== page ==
And now for a potentially controversial opinion. I loved Tobey McGuire as Nick and I really liked the addition of the sanatorium as a means to narrate the story. The thing is, when reading The Great Gatsby, it doesn't matter where Nick is or why or to whom he's telling his story. But in cinema to tack on narration without a purpose is shoddy film-making. People disagree about what Gatsby is all about, but one of the reasons the book resonates with me is Nick's story. To me the story is as much about Nick as it is about Gatsby and Daisy. He crosses such an intense arc in so short a period of time, from anticipation to heartbreak, from naiveté to realism. It makes sense that such shocking and world-crashing events would not leave him unscathed, simply narrating this story to his grand-kids at bedtime. He is in a sanatorium for alcoholism, depression and anxiety and retelling the story of his summer, of Gatsby, is his catharsis. it gives a purpose for the narration but it also gives us a look at how the events shook Nick to his very core. And I like this, very much. As for Tobey McGuire, people seem to have this weird hatred for him that I just don't get it. I think by and large he was doomed to be criticised regardless of how he portrayed Nick. Me however, I thought he handled the retelling of Nick perfectly, managing to convey the "within and without" aspect of Nick with a subtlety that I felt was lacking from some of the other performances. He brought life to the narration and narrated with such care and deliberation that I truly believed he could have written the words. By the end of the film I had unabashedly fallen in love with him.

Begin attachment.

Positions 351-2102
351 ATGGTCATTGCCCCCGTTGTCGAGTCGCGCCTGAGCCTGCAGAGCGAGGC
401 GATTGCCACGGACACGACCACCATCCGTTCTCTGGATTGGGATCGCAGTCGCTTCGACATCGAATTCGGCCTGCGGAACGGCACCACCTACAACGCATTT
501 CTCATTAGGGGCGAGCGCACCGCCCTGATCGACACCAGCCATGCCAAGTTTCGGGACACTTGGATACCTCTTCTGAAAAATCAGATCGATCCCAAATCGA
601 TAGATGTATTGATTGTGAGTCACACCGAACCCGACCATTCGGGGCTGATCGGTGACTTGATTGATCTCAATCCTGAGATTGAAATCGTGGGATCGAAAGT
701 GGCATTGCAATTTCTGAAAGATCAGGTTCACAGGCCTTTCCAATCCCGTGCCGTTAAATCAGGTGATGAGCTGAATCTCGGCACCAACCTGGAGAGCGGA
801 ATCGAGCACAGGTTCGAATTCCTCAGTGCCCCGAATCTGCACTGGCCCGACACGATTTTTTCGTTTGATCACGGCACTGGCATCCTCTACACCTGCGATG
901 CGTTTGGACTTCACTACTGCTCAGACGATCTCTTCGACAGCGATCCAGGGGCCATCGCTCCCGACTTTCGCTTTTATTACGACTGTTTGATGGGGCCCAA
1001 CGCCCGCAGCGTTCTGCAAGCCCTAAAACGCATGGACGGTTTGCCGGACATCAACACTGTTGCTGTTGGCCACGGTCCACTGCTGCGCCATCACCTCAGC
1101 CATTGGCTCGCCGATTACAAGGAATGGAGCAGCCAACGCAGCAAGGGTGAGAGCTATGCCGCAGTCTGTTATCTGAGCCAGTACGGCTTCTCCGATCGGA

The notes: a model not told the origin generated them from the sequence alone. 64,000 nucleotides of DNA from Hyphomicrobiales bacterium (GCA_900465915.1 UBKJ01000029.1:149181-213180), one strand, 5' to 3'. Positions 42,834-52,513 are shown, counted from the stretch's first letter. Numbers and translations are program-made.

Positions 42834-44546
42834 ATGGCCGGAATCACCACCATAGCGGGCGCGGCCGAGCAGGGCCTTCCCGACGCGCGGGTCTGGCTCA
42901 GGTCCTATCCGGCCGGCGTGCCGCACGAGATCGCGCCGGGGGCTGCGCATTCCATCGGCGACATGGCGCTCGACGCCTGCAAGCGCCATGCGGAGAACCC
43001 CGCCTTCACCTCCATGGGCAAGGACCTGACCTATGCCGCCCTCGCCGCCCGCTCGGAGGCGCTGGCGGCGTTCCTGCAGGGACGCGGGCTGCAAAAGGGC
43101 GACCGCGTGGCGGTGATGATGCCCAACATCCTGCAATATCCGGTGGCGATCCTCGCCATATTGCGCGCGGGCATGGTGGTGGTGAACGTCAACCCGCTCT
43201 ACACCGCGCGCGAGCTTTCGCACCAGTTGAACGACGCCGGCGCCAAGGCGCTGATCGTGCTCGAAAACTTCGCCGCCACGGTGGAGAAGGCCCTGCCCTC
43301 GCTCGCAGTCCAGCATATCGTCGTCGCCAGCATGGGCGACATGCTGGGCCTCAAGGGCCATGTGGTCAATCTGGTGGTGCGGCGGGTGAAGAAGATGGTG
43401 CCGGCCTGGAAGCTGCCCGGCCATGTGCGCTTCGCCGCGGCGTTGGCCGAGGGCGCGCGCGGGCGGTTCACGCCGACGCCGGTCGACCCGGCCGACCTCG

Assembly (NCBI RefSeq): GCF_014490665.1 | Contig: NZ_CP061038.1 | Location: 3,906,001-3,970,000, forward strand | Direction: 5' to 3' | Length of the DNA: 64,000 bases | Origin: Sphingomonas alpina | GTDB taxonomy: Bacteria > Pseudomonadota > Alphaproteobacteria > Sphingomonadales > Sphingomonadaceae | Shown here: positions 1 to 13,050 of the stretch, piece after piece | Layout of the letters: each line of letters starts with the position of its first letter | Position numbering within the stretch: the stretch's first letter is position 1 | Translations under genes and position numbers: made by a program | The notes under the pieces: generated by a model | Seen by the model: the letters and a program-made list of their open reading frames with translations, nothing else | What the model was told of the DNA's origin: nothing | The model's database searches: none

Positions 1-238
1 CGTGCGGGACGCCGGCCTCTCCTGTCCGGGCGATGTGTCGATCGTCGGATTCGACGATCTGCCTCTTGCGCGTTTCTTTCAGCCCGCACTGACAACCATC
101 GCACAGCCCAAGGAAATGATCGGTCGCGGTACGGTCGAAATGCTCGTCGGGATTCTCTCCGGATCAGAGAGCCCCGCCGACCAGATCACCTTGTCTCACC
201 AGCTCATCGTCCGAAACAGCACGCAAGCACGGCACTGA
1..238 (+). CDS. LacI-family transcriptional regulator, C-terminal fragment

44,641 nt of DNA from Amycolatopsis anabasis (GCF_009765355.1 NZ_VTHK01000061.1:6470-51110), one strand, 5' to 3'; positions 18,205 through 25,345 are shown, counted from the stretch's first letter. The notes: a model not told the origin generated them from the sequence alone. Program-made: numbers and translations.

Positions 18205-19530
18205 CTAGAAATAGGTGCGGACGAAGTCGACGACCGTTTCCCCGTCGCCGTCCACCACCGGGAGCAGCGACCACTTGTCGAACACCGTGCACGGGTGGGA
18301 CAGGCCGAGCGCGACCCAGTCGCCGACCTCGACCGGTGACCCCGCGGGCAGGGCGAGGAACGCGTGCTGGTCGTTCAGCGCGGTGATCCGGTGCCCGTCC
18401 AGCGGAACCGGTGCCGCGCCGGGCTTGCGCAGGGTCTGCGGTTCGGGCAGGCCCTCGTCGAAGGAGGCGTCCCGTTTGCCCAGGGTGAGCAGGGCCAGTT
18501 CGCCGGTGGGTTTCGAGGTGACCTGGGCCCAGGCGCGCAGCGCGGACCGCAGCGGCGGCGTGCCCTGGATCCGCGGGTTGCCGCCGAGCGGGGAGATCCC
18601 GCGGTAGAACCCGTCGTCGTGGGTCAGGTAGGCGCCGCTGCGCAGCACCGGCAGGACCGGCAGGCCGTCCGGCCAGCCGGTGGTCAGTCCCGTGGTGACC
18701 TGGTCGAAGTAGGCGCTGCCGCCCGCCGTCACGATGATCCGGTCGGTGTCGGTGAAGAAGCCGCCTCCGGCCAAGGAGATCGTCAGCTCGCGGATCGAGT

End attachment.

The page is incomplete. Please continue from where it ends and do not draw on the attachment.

As for the rest of the cast, I thought DiCaprio did really well, although personally I liked the quietness of Robert Redford's interpretation over DiCaprio's more emotional version. There were a couple of close-up shots of Leo which could have been taken from Romeo and Juliet, he looked so young and vulnerable and in those moments he broke my heart. Carey Mulligan was good as Daisy, and while Mia Farrow will always be my Daisy I do think Daisy as a character was better realised in this film. She isn't simply a shallow and materialistic woman, there's a depth of vulnerability and self-awareness which the acting choices of Carey Mulligan combined with the narration present to the audience. And the mostly Australian supporting cast, Joel Edgerton (Tom), Isla Fisher (Myrtle), Jason Clarke (George Wilson) et al, were incandescent in their roles. Amidst all the successes and the failures, the championing of Australian actors is Baz Luhrmann's greatest achievement, and our film industry owes him a great deal.
Finally, I just wanted to touch on the soundtrack. Aside from one song playing during a party sequence I thought the music choices perfectly fit with the film. Jack White during the final car scene home from New York gave me shivers, Lana Del Ray was perfect for Daisy and Gatsby's reunion, the Jay-Z track, infused with a trumpeter on a New York fire escape worked really well. They reflected the mood of the scene, you didn't notice that they were anachronistic (not that it matters since it's all non-diegetic sound) because it connected you to the characters and the story before you. Also, the XX song playing over the credits was the most perfect credits song in all movie history ever. EVER. It perfectly encapsulated the quiet and insular story in a way that Luhrmann wasn't always capable of presenting, but quite clearly understood.
Baz Luhrmann's The Great Gatsby isn't perfect and it loses focus every once in awhile, but amidst the flaws the pulse of the original Gatsby beats away. I might have complained about the crane shots distracting from the true story, but they are still spectacular and the larger than life story of Jay Gatsby, Daisy Buchanan and Nick Carraway, a story of transformation, love and deceit set within the New York backyards of the Old Money and Nouveau Riche is both one for the ages and for the big screen.